NJ Supreme Court Gives Prosecutors A Win In Bail Reform Fight
TRENTON -- Prosecutors do not have to present live witnesses when trying to convince a judge to throw someone in jail under New Jersey's new criminal justice system, the state's highest court ruled on Tuesday.
The New Jersey Supreme Court unanimously rejected arguments from public defenders and civil liberties advocates that the constitution guaranteed criminal defendants the right to confront witnesses at hearings that determine whether they should be held until trial.
The case was the latest to tackle a technical but high-stakes issue raised by New Jersey's massive criminal justice system overhaul, which eliminated cash bail for most defendants.
It involved an arrest in Camden just over an hour after the new system took effect.
According to court records, police saw Amed Ingram wielding a .45 caliber handgun at 1:08 a.m. that day and arrested him on weapons charges including possession of a handgun by a convicted felon.
In court documents, police provided few details about the circumstances of the arrest other than to say they saw Ingram holding the gun.
In a section meant to describe how police became aware of the underlying facts of the arrest, a police officer wrote simply "officer observations." In another document, the officer wrote that he had recovered shell casings from the scene and a second officer also saw the incident.
Ingram also had a lengthy criminal record and received the highest possible score on a public safety assessment, a tool used by the courts to gauge a defendant's potential risk of flight and danger to the community.
Under the new system, if prosecutors want a judge to lock someone up until trial, they have to hold a detention hearing within 48 hours. At that hearing, public defenders argued Ingram had a right to confront the witnesses testifying against him, which in this case were the police officers themselves.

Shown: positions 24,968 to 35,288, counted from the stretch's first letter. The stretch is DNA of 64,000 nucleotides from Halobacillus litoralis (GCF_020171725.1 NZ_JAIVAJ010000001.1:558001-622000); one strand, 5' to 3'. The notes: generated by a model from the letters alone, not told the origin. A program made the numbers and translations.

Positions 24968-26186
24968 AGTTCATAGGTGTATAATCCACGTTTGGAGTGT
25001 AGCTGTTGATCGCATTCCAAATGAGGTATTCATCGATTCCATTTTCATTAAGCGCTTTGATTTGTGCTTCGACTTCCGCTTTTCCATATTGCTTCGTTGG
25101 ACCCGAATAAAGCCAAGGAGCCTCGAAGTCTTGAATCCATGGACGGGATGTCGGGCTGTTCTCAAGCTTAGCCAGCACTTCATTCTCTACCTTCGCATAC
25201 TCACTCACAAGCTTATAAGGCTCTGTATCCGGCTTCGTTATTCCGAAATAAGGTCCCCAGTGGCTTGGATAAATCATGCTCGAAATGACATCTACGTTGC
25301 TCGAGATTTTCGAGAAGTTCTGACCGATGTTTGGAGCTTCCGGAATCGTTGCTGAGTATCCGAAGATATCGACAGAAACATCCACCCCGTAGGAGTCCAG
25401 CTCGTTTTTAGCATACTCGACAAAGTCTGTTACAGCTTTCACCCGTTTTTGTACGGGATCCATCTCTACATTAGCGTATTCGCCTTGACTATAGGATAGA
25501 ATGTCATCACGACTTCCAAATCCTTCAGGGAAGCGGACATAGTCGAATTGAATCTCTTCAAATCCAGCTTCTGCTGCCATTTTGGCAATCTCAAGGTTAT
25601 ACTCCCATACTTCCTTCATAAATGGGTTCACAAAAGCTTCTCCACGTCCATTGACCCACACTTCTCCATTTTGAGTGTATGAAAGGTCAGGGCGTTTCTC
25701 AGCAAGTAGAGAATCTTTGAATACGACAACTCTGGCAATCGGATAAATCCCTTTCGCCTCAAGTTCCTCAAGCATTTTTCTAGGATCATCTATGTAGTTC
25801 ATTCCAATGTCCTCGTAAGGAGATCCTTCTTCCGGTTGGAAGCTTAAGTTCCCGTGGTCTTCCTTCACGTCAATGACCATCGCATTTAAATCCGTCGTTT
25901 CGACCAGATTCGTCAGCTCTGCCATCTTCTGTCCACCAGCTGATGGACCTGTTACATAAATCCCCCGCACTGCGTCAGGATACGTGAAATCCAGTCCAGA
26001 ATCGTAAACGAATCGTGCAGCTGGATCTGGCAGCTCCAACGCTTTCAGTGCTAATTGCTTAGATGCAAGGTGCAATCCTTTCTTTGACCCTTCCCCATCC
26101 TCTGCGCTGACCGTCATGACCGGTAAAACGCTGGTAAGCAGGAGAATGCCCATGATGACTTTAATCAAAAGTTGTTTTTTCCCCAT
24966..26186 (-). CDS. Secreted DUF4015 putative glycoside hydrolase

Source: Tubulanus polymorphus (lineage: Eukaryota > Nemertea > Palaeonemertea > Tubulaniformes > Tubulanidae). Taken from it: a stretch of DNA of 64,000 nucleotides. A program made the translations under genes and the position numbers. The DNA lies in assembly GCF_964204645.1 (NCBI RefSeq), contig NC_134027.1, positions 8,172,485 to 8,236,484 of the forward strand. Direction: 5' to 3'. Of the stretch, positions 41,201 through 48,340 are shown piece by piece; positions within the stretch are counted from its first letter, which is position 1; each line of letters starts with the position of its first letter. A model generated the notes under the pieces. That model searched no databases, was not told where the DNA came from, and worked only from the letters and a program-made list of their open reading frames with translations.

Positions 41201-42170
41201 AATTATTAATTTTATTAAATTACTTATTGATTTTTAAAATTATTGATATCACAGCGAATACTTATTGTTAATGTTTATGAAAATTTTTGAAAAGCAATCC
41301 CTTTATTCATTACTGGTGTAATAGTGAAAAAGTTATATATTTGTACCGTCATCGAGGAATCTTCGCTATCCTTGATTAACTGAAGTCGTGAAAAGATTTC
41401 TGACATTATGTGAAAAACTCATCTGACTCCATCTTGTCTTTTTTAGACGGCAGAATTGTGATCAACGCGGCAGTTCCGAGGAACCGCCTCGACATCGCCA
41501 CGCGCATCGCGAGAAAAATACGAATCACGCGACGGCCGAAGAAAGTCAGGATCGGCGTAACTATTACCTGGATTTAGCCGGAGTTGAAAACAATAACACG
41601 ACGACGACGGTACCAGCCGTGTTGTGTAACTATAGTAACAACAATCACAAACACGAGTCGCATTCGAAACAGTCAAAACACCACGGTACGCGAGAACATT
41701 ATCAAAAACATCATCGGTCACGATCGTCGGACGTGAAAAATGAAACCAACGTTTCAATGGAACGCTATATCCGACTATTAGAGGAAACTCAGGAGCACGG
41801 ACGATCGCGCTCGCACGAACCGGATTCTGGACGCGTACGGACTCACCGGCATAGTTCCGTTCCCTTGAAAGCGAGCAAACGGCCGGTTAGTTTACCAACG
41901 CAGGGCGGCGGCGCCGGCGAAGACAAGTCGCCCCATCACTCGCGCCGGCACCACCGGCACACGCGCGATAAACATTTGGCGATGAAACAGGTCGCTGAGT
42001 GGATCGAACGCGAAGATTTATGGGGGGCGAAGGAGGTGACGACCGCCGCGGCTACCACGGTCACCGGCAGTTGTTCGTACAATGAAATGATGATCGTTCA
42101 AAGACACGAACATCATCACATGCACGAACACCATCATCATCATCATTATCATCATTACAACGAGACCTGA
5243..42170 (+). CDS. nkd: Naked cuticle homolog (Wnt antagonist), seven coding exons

A trial judge said it was not necessary for the police officers themselves to show up in court, and public defenders appealed, but an appellate panel also sided with prosecutors.
While the right to confront witnesses at trial is well-established in constitutional law, the question is less clear at a detention hearing, where the burden of proof is lower because the judge is deciding only whether to lock someone up until trial.
"We think the decision to lock someone up is a critical one, especially before they've been convicted of anything," said Alexander Shalom, senior staff attorney at the state chapter of the American Civil Liberties Union, which joined public defenders in their appeal.
In court papers, state prosecutors argued the tight timeline of the pretrial hearings would mean live witnesses -- including, in some cases, victims of crimes -- would have to make court appearances in short order in nearly every case, creating "an extraordinary burden on the criminal justice system."
Chief Justice Stuart Rabner, writing for the court, held that the underlying documents supporting the state's case was enough for a pretrial hearing, citing case law in the federal courts to support the justices' decision.
Rabner wrote that law enforcement should provide more details in their filings to support having a defendant jailed, but that police don't have to follow "a mathematical formula" in writing their reports.
The justices also held that individual judges can order witnesses be called if they aren't convinced by the state's case.
State Attorney General Christopher Porrino praised the ruling, saying it prevented the "harassment and intimidation of victims and witnesses who would otherwise have to come to court to testify and be cross-examined within days of the crime."
Joseph Krakora, the state public defender, said he was "disappointed" with the decision but "heartened" that the justices provided new guidelines for police so their court filings "comport with basic principles of due process."